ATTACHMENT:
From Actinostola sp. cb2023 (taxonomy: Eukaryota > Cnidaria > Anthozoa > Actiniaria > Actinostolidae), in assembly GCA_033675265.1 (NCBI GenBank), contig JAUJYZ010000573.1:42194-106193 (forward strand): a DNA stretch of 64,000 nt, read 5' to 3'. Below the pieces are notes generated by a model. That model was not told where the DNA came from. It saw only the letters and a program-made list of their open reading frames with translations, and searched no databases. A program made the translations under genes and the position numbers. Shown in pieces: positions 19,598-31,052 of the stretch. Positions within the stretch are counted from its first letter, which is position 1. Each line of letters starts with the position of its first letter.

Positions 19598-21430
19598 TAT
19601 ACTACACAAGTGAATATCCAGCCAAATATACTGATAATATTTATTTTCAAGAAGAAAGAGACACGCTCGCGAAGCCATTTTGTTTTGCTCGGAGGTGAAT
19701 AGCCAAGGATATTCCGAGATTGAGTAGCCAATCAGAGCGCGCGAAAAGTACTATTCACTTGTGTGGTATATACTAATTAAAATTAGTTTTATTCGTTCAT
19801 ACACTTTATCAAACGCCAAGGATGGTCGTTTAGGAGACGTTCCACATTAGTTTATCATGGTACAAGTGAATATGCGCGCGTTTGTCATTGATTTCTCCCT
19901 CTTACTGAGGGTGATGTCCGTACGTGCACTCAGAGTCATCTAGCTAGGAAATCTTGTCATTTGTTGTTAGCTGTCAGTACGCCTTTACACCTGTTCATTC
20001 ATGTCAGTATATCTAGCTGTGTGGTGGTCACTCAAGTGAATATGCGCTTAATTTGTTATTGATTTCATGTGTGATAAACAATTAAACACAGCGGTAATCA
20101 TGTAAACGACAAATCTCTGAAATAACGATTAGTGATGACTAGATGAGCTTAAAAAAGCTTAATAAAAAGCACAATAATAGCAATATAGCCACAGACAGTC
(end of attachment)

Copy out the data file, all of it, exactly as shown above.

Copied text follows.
From Actinostola sp. cb2023 (taxonomy: Eukaryota > Cnidaria > Anthozoa > Actiniaria > Actinostolidae), in assembly GCA_033675265.1 (NCBI GenBank), contig JAUJYZ010000573.1:42194-106193 (forward strand): a DNA stretch of 64,000 nt, read 5' to 3'. Below the pieces are notes generated by a model. That model was not told where the DNA came from. It saw only the letters and a program-made list of their open reading frames with translations, and searched no databases. A program made the translations under genes and the position numbers. Shown in pieces: positions 19,598-31,052 of the stretch. Positions within the stretch are counted from its first letter, which is position 1. Each line of letters starts with the position of its first letter.

Positions 19598-21430
19598 TAT
19601 ACTACACAAGTGAATATCCAGCCAAATATACTGATAATATTTATTTTCAAGAAGAAAGAGACACGCTCGCGAAGCCATTTTGTTTTGCTCGGAGGTGAAT
19701 AGCCAAGGATATTCCGAGATTGAGTAGCCAATCAGAGCGCGCGAAAAGTACTATTCACTTGTGTGGTATATACTAATTAAAATTAGTTTTATTCGTTCAT
19801 ACACTTTATCAAACGCCAAGGATGGTCGTTTAGGAGACGTTCCACATTAGTTTATCATGGTACAAGTGAATATGCGCGCGTTTGTCATTGATTTCTCCCT
19901 CTTACTGAGGGTGATGTCCGTACGTGCACTCAGAGTCATCTAGCTAGGAAATCTTGTCATTTGTTGTTAGCTGTCAGTACGCCTTTACACCTGTTCATTC
20001 ATGTCAGTATATCTAGCTGTGTGGTGGTCACTCAAGTGAATATGCGCTTAATTTGTTATTGATTTCATGTGTGATAAACAATTAAACACAGCGGTAATCA
20101 TGTAAACGACAAATCTCTGAAATAACGATTAGTGATGACTAGATGAGCTTAAAAAAGCTTAATAAAAAGCACAATAATAGCAATATAGCCACAGACAGTC